Nigeria

North-East Nigeria: Situation Update, November 2020

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Situation Report
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UNHCR and Ministry built nearly 900 emergency shelters to protect internally displaced people (IDPs) in November.

UNHCR’s Protection, Human Rights and Border Monitoring site visits reached nearly 80,000 IDPs, IDP and refugee returnees in Adamawa, Borno and Yobe states.

UNHCR supported issuing over 4,400 pieces of civil documentation for IDPs, returnees and locals to prevent statelessness.

Operational Highlights

• The security environment in North-East Nigeria remained volatile as a result of violence and insecurity caused by Non-State Armed Groups (NSAG) and counter-insurgency operation by the security forces. In Borno State, security incidents affecting areas where UNHCR, the UN Refugee Agency operates, included NSAG gruesome slaughtering of dozens of civilians including IDPs in Jere Local Government Area (LGA) on 29 November, which was condemned by the Humanitarian Coordinator. NSAG also attempted to infiltrate the IDP camps in Dikwa, Banki, Monguno, Damboa, Gwoza, Pulka, Bama, Ngala, Damasak among other locations. Illegal vehicle checkpoints on main supply roads of Maiduguri-Monguno axes and Dikwa-Gamboru/Ngala axes continued to serve for robbery and loot passengers of their money, personal effects and food. On 25 November 2020, in Bindundul village along Gubio-Damasak road NSAG seized petroleum products and carted away with two trailers of food items to Damasak for an international NGO. Abductions, too, continued to pose a threat to civilians, including humanitarians.

• Humanitarian access to Damasak, Mobbar LGA, was further compounded when the UN Humanitarian Air Services suspended their flight on 11 November 2020 following Small Arms Fire between security forces and NSAG.

• An unexploded ordnance was discovered in Wege Extension IDP camp in Pulka, Gwoza LGA during protection monitoring.

• Fires broke out in Monguno, Pulka, Gwoza, Dikwa, Ngala, Rann camps and destroyed the humble belongings of IDPs, increasing their need for shelter, food and non-food items (NFIs).

• Adamawa State continued to see a surge in criminal activities, especially kidnappings and in Yola North and Yola South, while in Yobe State, NSAG attacked and destroyed properties in Buni Gari, Gujba LGA. Although the security forces repelled the attacks, it generated panic and tension among the residents. Herdsmen attacks on farmers were recorded in Goniri and Ngirbuwa return communities in Gujba LGA.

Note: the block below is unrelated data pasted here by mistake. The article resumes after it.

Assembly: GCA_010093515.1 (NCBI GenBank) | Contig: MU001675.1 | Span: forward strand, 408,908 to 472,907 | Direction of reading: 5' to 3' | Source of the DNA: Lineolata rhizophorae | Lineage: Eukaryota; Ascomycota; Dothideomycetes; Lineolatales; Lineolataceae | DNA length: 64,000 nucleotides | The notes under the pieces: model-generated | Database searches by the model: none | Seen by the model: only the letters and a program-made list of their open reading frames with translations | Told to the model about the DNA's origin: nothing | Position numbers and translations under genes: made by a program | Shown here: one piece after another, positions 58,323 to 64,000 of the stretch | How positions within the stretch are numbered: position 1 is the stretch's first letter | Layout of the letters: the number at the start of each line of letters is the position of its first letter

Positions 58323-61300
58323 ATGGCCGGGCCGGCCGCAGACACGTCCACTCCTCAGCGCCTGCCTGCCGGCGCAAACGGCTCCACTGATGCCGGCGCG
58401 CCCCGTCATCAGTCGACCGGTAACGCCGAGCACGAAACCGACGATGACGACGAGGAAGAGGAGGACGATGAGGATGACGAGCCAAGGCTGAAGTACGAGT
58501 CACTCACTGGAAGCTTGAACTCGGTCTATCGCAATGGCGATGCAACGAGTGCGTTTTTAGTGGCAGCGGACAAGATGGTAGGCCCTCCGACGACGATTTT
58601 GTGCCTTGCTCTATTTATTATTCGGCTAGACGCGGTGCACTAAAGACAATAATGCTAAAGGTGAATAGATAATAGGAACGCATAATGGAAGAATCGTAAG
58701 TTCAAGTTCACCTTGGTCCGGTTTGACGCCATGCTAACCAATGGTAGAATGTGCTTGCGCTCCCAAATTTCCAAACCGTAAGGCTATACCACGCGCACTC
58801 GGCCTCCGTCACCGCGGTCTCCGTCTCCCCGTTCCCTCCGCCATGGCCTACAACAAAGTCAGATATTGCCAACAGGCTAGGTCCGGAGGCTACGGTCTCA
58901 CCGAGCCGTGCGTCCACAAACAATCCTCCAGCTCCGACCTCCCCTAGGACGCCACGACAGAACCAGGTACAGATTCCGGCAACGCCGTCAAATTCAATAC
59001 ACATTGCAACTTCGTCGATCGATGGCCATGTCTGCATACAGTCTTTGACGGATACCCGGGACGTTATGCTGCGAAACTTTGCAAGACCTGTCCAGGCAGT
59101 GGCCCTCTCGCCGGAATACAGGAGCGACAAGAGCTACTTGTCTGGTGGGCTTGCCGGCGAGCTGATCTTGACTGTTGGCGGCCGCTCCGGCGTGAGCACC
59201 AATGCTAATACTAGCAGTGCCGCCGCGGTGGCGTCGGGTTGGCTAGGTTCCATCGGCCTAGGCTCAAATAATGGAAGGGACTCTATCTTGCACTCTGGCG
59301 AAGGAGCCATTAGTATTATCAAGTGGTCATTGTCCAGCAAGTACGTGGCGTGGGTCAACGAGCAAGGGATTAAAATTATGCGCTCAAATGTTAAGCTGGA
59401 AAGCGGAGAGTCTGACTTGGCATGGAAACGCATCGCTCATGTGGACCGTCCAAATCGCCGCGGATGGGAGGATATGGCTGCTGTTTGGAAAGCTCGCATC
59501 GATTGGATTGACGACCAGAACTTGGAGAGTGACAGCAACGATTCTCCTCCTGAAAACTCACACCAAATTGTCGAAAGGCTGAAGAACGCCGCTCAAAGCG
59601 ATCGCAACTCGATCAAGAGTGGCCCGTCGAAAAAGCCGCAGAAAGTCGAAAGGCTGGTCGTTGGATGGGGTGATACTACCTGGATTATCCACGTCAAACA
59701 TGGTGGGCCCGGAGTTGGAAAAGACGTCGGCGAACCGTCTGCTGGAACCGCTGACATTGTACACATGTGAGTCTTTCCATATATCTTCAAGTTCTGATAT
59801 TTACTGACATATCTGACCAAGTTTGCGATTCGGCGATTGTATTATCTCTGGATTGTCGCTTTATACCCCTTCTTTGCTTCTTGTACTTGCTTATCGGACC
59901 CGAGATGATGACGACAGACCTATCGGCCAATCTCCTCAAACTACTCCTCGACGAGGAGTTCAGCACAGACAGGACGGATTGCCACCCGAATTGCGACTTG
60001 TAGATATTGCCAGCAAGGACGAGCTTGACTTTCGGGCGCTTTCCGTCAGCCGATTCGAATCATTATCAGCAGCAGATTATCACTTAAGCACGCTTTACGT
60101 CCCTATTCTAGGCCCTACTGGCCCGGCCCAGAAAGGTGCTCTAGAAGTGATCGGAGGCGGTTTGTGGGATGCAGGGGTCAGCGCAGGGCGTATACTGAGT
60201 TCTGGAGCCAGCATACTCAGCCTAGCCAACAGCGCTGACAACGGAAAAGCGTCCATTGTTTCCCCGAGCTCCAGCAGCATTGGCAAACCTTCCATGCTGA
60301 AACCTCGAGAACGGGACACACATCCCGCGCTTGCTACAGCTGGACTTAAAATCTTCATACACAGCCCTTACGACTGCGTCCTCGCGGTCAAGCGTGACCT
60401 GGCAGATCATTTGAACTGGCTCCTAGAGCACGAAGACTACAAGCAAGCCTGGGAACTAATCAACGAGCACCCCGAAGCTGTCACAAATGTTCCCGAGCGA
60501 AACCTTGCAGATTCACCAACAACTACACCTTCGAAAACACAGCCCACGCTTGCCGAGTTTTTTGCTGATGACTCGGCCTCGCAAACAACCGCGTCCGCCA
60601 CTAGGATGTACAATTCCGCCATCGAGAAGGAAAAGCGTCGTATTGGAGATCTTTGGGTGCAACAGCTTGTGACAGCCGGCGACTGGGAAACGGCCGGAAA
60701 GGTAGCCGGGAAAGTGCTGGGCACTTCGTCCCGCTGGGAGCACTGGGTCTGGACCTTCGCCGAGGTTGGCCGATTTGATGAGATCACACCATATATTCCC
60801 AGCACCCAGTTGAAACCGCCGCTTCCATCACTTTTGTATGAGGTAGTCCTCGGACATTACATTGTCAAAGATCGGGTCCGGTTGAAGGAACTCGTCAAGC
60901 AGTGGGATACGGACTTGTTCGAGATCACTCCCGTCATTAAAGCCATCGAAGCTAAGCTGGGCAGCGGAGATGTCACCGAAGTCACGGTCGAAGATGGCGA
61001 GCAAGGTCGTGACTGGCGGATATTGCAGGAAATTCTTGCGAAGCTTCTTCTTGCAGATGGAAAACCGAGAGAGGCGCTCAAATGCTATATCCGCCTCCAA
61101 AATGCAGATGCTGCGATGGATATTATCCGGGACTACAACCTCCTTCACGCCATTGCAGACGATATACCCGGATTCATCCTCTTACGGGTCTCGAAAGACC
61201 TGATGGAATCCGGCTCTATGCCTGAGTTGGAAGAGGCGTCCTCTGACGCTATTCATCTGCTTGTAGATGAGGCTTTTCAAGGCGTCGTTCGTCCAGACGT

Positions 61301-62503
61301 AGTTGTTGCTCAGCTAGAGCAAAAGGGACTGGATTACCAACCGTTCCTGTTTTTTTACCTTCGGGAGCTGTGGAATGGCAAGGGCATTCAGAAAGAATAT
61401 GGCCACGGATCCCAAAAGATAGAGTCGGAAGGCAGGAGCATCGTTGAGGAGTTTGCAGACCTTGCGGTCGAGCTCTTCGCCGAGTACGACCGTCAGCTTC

• Cross-border movements: In November, 1,888 individuals (662 families) crossed the Niger, Cameroon and Chad borders into Nigeria, of which 82% (1,548) were Nigerians while 18% (340) were Cameroonians. These cross-border movements were triggered by insecurity in the country of asylum as a result NSAG attacks, fear of attacks or military operation. The Nigeria Immigration Services (NIS) in partnership with UNHCR also recorded 390 refugee returnees from 155 households that spontaneously returned to Nigeria:169 individuals from Cameroon, 209 from Niger and 12 from Chad. Damasak saw the largest number of entries, by Banki and Ngala.

• Other movements: These same factors along with the need for family reunification and socio-economic difficulties triggered the displacement of 66 men from Konduga and Baga LGAs in Borno State into the IDP camp in Kukareta, Yobe State. Over 1,700 people in Rann, Kala Balge LGA, mainly women, moved to Cameroon to search for menial jobs to sustain their families.

• The Borno State Government continued to facilitate the return of IDPs to their areas of origin as planned. In November, 500 households were returned to Marte LGA. IDP returnees have fled insecurity in 2014 into the camps of Farm Center, Muna El-Badawee, Madinatu and Bakassi. A few of the IDPs that the government has returned into Ngoshe and Kukawa, Baga LGA, have gone back to Monguno, Teacher Village Camp and Pulka indicating limited access to livelihoods, NFIs and absence of local integration programmes at the places of return as their reasons for this movement.